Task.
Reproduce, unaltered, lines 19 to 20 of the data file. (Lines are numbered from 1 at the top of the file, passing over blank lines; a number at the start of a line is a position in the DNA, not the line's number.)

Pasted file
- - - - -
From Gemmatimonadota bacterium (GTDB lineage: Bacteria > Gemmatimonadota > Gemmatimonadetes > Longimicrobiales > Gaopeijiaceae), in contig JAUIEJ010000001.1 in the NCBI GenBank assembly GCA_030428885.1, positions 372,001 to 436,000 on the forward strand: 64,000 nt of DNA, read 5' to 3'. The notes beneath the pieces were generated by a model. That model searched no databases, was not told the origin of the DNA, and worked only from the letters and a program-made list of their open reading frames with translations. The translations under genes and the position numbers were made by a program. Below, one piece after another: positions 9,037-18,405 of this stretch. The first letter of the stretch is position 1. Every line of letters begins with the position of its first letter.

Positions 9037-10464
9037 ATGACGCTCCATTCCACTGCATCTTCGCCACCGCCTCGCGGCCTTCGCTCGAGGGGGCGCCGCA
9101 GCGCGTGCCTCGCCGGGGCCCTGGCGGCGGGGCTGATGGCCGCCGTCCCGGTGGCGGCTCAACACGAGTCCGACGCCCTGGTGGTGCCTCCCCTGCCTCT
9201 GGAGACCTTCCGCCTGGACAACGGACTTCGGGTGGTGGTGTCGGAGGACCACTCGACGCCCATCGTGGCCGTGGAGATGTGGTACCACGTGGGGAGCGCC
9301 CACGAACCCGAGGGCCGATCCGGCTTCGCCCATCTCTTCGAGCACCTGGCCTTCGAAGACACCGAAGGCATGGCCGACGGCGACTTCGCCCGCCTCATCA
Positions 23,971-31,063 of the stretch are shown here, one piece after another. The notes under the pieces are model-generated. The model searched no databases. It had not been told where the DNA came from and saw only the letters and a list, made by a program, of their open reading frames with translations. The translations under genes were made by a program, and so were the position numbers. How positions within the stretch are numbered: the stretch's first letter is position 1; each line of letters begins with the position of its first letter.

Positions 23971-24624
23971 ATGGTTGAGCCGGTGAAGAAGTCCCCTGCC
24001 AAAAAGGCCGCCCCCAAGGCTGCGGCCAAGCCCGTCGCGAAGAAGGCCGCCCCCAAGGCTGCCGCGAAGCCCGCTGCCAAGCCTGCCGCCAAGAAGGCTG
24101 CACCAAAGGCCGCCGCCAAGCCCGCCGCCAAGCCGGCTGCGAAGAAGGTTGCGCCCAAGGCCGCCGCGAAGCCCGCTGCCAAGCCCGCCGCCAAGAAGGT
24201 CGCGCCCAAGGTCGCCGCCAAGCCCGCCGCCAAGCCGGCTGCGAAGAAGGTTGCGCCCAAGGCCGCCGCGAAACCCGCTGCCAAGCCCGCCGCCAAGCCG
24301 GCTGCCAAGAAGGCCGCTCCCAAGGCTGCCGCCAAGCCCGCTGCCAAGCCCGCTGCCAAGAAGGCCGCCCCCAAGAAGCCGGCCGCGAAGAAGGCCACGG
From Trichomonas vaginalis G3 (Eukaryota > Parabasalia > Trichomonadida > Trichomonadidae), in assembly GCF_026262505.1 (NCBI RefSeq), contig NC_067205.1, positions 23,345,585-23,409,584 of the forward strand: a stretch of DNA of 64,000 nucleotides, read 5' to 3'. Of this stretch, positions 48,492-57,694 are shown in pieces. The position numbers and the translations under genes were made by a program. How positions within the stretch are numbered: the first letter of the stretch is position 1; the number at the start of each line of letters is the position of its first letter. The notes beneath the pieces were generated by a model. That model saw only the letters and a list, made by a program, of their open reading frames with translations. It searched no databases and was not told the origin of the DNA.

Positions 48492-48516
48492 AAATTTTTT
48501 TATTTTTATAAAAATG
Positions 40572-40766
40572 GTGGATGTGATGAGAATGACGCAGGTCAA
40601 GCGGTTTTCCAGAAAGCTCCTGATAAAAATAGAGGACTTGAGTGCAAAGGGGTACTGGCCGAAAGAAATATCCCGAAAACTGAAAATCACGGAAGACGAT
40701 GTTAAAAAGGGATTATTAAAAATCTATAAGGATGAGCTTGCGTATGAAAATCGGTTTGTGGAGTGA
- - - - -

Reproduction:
40572 GTGGATGTGATGAGAATGACGCAGGTCAA
40601 GCGGTTTTCCAGAAAGCTCCTGATAAAAATAGAGGACTTGAGTGCAAAGGGGTACTGGCCGAAAGAAATATCCCGAAAACTGAAAATCACGGAAGACGAT